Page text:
The love of the tactile quality of items is part of their charm. Occasionally you come across a wooden bowl as smooth as silk which makes you go ooo or you may find that Cashmere is the fabric which makes you feel like wiggling your toes with glee. There will be something different for everyone even if we're not aware of it yet. This will boil down to how it makes us feel, as well as how it feels, how it handles, how it works or what it looks like or tastes like. Sometimes we can't even isolate the reason.

Whichever senses are alerted to the simplicity or the beauty of an item, are the ones which forever will be heightened by the presence of the similar textures, colours or mechanisms, almost a subconscious awareness of craftsmanship. A brain muscle memory.

I like wooden items, stone items, wool items and paper items and although it sounds like a list from a dating profile for medieval England or Baldric, it is the simplicity that I love and sometimes the sheer brilliance of what is achievable by a true craftsman. A craftsman who has an innate skill, a natural affinity with the materials they are working. It's a bit like watching a Plasterer or master baker do icing - unbelievably difficult to create such a smooth surface on the vertical or horizontal yet they make it look so very easy. 

Small selection of my books ranging from the small scale to the large Artisan designers makers and skilled craftsmen.

Small selection of my books ranging from the small scale to the large Artisan designers makers and skilled craftsmen.

I am continually attracted to basketry or fine wood turning, weaving or ceramics yet my chosen medium is pen. 

Pastels and palettes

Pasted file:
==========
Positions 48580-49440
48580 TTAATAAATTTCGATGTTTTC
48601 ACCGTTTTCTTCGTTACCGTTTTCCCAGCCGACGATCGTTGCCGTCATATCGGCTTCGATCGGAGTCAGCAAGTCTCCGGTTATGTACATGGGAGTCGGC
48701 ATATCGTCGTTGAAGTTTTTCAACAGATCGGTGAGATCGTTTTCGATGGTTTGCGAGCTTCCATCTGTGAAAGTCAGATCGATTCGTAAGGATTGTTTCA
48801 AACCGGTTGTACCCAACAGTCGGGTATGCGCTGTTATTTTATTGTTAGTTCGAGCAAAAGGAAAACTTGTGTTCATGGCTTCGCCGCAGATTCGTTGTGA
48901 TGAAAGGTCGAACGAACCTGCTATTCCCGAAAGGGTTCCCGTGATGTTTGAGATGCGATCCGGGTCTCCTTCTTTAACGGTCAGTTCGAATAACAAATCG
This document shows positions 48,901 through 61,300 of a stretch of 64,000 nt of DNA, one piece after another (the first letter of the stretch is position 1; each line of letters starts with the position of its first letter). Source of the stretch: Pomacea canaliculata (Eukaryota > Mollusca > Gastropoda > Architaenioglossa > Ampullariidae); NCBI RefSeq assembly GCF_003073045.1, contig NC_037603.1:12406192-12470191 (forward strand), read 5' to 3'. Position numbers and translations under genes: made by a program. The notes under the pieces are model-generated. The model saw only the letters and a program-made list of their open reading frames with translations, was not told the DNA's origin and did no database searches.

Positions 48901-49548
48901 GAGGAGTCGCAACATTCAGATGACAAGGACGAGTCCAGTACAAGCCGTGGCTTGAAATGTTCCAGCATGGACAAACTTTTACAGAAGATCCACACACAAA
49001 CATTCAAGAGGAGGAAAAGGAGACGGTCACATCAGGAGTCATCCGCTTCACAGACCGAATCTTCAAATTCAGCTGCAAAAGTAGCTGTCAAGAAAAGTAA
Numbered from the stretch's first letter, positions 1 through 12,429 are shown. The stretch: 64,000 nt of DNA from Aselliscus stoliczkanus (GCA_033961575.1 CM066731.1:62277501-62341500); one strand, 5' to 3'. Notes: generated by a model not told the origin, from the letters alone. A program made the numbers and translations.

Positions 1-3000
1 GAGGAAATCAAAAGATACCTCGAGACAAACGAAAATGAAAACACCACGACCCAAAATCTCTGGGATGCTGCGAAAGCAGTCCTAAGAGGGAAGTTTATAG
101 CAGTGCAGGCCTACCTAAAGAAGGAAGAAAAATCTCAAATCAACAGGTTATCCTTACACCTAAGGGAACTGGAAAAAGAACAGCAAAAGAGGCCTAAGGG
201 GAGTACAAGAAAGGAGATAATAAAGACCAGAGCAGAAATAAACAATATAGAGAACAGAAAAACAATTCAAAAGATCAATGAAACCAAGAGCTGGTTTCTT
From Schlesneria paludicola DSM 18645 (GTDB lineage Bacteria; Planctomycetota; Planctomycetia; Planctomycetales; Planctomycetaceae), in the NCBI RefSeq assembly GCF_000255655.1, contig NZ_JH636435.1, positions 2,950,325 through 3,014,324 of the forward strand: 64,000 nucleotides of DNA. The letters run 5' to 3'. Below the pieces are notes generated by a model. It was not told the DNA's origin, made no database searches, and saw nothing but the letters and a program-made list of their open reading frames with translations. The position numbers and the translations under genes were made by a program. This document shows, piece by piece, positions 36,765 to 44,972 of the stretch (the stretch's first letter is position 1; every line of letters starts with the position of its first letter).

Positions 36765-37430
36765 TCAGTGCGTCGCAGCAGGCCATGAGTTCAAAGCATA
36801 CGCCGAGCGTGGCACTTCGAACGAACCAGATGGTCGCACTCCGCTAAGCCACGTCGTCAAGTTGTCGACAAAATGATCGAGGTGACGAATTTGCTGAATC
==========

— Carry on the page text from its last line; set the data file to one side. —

I have inherited both my Great-grandfather's pastels and Granny's mixing palettes..... both of these pieces of art equipment really have stayed the test of time.  There are very few pieces of equipment which I feel the need to preserve- the brushes from Great-grandfather have all started to deteriorate substantially, the watercolour paints from Granny have all solidified and cracked and started to powder. 

My paternal Great-grandfather owned and ran a stationers shop on Dorking High street. He was also a self published local of Rambling routes around Leith Hill, Box Hill, Westhumble and the like - some of his publications still exist at Father's house. He had obviously built up a fair amount of stock especially for demonstrations or travelling sales pitches. The pastels I gather, were one such item. Nan gave them to me when I was studying Art at college- I was a little reticent of using such finery for my stumblings, yet I found that their quality and ease of use was simply irresistible. I haven't used them much recently but I will not be parting with them given a like for like replacement would be nearer £200 than £20! Equally, they are Edwardian. That appeals to my romantic side enormously. They are LeFranc Winsor Newton soft pastels. 

Granny's palettes are ceramic watercolour palettes which I was also given by her when studying. She had spent a considerable portion of her life painting and sketching and I think it is articles such as these which show the patina of years of gentle use, which really are quite special. They have a crackle glaze surface now after years of jostling in bags or boxes and it adds a bizarre authenticity to them. They feel more real than the plastic, more disposable ones. 

Both items, because they were well made, because they have family connections and because they have stood the test of time are testament to the craftsmanship which went into them, regardless of whether at the time they were mass manufactured items. 

That is the kind of craftsmanship I love today in this resurgence of Artisan making. The rugged almost imperceptible flaws in some pieces of ceramic, wood or metal work is delightfully real. 



My Shed

I love my Shed. Husband refers to it as the shop. Either is fine but it's my space and I appreciate it. An exciting and tiring morning in Ikea led to it being kitted out with the basics but this was only after we'd cleaned it out, primed it, painted the interior, waterproofed, insulated and stuck carpet tiles down. Its only a shed but I have to be snug in it so I have a little heater on a timer and a deep pile rug for my toes under the desk. It is a little bit of garden room luxury which I am happy to have given myself.

The natural light is good I have electricity for when it is not as good and the best thing is, if I can't draw or run out of steam, I can read, paint my nails, listen to the radio or sit and watch the birds.


Poetry is painting with words. So many people have used this analogy it's not new but it fits.

I'm rubbish at writing it, Husband loves Haiku, I often stumble.